and unto all the elders of Israel; the judges and civil magistrates in the respective tribes; for as there were in the book of the law several things which belonged to the priests to perform, and all of them they were to instruct in, so there were others which were to be the rule of judgment to judges, and all civil magistrates, and which they were to take care were put in execution; and therefore it was proper that they should have a copy of this law, and which must be here understood; for it cannot be thought that one and the same copy should be given both to the priests and to all the elders. The Jews say Moses wrote thirteen copies of the law, twelve for the twelve tribes, and one to be put into the ark, to convict of fraud or corruption, should any be made (s).And Moses wrote this law, and delivered it unto the priests the sons of Levi, which bare the ark of the covenant of the LORD, and unto all the elders of Israel.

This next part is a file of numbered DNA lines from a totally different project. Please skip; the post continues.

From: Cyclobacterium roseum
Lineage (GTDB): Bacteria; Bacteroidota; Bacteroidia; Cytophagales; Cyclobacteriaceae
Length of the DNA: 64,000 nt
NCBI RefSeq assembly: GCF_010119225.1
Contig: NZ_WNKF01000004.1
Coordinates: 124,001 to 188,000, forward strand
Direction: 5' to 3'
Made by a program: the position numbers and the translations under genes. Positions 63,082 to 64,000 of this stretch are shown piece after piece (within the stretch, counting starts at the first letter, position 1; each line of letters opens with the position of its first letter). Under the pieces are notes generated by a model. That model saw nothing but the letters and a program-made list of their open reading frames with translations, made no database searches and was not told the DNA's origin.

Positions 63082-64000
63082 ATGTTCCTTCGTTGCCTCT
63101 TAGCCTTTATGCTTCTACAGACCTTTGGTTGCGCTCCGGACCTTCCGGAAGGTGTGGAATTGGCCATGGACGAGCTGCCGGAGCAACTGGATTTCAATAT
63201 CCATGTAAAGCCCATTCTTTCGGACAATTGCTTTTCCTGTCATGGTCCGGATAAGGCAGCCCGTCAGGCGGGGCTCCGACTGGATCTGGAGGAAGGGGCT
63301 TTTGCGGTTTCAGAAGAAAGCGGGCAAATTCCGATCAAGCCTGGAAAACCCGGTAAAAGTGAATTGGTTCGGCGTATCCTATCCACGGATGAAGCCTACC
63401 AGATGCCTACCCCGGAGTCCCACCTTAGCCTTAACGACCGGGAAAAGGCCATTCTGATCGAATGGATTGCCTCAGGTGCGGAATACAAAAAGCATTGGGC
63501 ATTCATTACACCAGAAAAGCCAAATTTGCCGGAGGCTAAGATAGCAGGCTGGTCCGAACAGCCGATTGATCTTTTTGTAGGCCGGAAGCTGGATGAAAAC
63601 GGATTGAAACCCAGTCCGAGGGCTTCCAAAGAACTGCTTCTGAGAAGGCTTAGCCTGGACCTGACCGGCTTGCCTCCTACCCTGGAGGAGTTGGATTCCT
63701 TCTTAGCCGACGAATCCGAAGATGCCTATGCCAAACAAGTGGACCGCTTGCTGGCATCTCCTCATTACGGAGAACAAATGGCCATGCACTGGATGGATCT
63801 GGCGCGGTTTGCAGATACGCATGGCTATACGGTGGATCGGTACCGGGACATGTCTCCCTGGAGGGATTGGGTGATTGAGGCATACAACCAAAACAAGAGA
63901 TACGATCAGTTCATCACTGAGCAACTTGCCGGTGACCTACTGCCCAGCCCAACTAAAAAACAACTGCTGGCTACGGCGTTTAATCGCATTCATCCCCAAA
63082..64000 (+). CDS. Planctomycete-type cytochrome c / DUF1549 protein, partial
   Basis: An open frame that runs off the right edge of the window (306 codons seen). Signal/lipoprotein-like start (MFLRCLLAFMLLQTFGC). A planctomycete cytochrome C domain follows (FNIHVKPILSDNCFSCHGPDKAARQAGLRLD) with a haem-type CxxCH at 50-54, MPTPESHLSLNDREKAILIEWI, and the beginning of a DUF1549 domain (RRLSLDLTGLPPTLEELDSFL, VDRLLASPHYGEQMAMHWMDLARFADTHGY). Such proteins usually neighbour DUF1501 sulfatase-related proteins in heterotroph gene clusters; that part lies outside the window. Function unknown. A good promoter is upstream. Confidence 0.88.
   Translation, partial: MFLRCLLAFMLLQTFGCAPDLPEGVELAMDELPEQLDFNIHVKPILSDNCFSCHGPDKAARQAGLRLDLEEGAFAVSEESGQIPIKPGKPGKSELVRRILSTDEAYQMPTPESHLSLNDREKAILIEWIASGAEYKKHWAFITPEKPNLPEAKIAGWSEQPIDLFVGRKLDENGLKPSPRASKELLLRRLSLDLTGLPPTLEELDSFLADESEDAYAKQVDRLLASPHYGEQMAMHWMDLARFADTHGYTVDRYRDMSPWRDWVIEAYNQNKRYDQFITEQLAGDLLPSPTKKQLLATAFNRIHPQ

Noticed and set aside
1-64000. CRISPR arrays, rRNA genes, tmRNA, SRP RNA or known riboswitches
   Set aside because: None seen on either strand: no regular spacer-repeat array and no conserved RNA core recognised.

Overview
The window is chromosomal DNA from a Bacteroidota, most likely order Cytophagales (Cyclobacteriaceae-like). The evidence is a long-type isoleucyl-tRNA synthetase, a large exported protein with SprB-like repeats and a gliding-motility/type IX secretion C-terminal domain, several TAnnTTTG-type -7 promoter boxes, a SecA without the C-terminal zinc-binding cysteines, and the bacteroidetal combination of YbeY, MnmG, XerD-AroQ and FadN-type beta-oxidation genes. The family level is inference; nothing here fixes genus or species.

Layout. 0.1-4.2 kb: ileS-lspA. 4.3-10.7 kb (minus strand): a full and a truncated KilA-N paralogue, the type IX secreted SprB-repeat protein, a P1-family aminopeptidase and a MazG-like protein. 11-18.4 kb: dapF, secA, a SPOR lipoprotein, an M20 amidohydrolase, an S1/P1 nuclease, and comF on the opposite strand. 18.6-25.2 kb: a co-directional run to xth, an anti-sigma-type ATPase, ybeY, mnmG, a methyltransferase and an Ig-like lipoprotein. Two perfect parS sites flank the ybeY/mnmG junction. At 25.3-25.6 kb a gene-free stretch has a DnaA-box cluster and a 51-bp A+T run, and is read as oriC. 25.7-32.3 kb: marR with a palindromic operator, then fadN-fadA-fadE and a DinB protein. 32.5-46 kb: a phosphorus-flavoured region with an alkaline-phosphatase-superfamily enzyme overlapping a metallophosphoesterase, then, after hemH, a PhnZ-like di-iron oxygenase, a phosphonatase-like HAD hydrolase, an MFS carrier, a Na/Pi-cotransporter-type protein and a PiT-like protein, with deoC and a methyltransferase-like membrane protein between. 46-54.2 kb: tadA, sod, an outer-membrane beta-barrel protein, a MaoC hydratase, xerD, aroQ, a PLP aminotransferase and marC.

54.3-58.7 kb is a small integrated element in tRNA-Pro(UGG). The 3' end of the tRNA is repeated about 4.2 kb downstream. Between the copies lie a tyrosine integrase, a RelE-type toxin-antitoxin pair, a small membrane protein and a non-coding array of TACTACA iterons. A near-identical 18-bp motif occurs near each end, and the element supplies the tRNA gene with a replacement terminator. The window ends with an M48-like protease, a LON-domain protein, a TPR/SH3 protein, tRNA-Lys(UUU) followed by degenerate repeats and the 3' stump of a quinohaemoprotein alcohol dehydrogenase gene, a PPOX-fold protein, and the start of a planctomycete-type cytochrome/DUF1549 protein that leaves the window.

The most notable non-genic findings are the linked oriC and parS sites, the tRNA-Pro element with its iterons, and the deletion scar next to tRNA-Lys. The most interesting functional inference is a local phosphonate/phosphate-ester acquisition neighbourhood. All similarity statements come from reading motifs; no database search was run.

EXEGETICAL (ORIGINAL LANGUAGES)9. Moses wrote this law] Besides Deuteronomy 31:24 the only statement to this effect in Deut.
this law] Heb. Tôrah, see on Deuteronomy 1:5. In Deut. the Code (possibly with hortatory additions, but we cannot tell the exact extent of it here intended, see Deuteronomy 27:3) is called Tôrah only in Deuteronomy 1:5, Deuteronomy 4:8 (parallel to statutes and judgements), Deuteronomy 4:44 (a title); twice in the law of the King Deuteronomy 17:18 f., and nowhere else in chs. 5–26, but in chs. 27–31 no fewer than 14 times, 5 of which are within Deuteronomy 31:9-26, and in Joshua 1:8. This unequal distribution is very striking.